Striving to be perfect is a learned behavior based on an addiction to approval. Perfectionism is all about analyzing what you contribute or achieve and believing it isn’t good enough.
Perfectionism is a strategy to feed the addiction to approval.
Why is that? Not because it really is not good enough, but because of your addiction to getting approval you must make sure to gain that approval. You know for yourself who that person is who seems to have the power to make you feel good or bad about yourself, right?
Do you recognize yourself in this vicious circle of perfectionism?
Don’t worry, that’s what my life looked like. Everything had to be as perfect as possible. I had to have a career; I had to get married, start a family on time, and be a perfect mother. I had to do all of this . . .
But from whom actually? And for whom? What is your (unfinished) business with that person?
Looking for Perfection
In my early thirties, I wanted to be the best bassoonist and graduate successfully from the conservatory. So, that is what I did. I worked hard, practicing all the time. Soon, I was a valued musician. But, sadly, I still wasn’t good enough as a human being in my mother’s eyes, as a daughter, as a spouse, as a mother. There was so much criticism all the time.
That made me feel like I wasn’t good enough either. I developed a negative belief system about myself and choose to work hard to refute it. I was going to be a perfect daughter, mother, spouse, musician.
Not much later, I met a nice, charming man. We got married, had two beautiful daughters, and traveled worldwide. We lived a rich life, yet there was still that urge for perfection. I had become a perfectionist and nothing I did was ever good enough in my eyes. But my attempts ate up all my time. My fear to not be able to realize my plan to show that I was worth being loved made me control everything and everybody.
During a particularly difficult period in my life when I’d felt I’d hit rock bottom, I developed the Sense of Self (SoS) Method because I started to see that everything I did had but one goal: make me “Feel-good-about-myself.”
I had to do something because my addiction to approval was taking over my life. Many people close to me didn’t realize what was happening because it wasn’t obvious (or written on my forehead).
My perfectionism led to a chronic sleeping disorder. And when they found out I was suffering from full-blown insomnia, people in my life finally realized that I was dealing with something serious.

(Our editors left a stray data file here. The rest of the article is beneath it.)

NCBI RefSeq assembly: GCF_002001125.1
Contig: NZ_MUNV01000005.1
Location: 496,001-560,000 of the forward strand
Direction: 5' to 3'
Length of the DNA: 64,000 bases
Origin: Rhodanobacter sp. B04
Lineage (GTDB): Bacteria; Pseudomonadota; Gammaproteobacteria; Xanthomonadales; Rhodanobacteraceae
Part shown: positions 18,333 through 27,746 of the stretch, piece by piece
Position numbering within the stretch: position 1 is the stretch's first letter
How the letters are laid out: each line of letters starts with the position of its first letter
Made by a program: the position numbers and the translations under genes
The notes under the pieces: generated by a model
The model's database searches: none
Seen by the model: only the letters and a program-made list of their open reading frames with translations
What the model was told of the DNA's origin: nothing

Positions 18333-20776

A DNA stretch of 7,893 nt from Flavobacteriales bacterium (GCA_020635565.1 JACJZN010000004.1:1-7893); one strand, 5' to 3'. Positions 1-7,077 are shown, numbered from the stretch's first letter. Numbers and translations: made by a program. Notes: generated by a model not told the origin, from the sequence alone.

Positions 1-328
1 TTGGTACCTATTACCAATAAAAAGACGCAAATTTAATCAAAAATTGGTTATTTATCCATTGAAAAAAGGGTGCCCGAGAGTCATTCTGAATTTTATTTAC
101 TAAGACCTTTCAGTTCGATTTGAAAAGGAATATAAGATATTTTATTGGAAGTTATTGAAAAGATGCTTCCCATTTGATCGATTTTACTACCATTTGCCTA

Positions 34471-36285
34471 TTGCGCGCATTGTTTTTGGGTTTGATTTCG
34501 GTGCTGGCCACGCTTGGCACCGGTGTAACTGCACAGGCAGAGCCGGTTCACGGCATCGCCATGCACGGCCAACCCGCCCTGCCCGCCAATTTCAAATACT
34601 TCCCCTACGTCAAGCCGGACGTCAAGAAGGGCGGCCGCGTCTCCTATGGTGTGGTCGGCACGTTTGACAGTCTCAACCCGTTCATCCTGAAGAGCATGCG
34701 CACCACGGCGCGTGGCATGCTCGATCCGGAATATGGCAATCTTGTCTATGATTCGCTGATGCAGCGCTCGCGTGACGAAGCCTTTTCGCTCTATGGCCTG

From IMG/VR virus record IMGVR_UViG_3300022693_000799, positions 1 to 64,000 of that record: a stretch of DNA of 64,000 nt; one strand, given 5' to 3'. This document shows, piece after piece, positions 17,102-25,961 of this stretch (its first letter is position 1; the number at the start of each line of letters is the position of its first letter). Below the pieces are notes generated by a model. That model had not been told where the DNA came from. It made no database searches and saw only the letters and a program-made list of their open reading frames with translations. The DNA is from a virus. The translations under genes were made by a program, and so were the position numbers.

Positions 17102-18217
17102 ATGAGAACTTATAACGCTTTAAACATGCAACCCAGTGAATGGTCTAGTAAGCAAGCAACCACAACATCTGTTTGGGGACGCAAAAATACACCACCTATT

You may already know how this story continues, how my self-healing method came about, and how you can get started with it too. If not, you can read this extensively in my article about insomnia.
A New Beginning
Fast forward to 2021. I’m now well into my 70s. My daughters are all grown up. They lead independent lives, living in different cities. My former husband is out of the picture. And my career as a bassoonist has been hanging on the willows for years.
Had I imagined my life this way? No. Am I sorry about it? Sometimes. But in general, I’m not sorry about the way things have played out for me so far.
Although life has given me many challenges, my life is still mine, and I’m becoming more and more aware of this fact every day. I have the right to be my own person and I do not have to perform to perfection to earn the right to be.
In all those years living and researching, reflecting, and becoming aware, I learned that you’re not in control of what comes your way. What you can control is how you deal with the challenges and hardships.
Don’t get me wrong, you don’t have to smile your way through the lows. You can be angry, scared, or sad . . . furious or even reckless. But make sure you are deeply rooted in yourself and that you have developed such a strong sense of Self that no event can keep you stuck in a rut for long.
You may learn all this as you get older, but in the meantime, give yourself the experience of leading an authentic life; one that’s truly yours. This is how to live!
I still learn, every day, about myself and about life. Luckily, after dedicated work on myself, I’ve learned to let go of what keeps me stuck (like perfectionism and addiction to approval). I’ve learned how to ride the waves of life . . .
However, I sometimes grab the oars and try too hard to steer in the perfect direction. But hen I remember that I no longer have to organize my life to “Feel-good-about-myself” and gain my Substitute Sense of Self, and I realize once again: perfection is an illusion.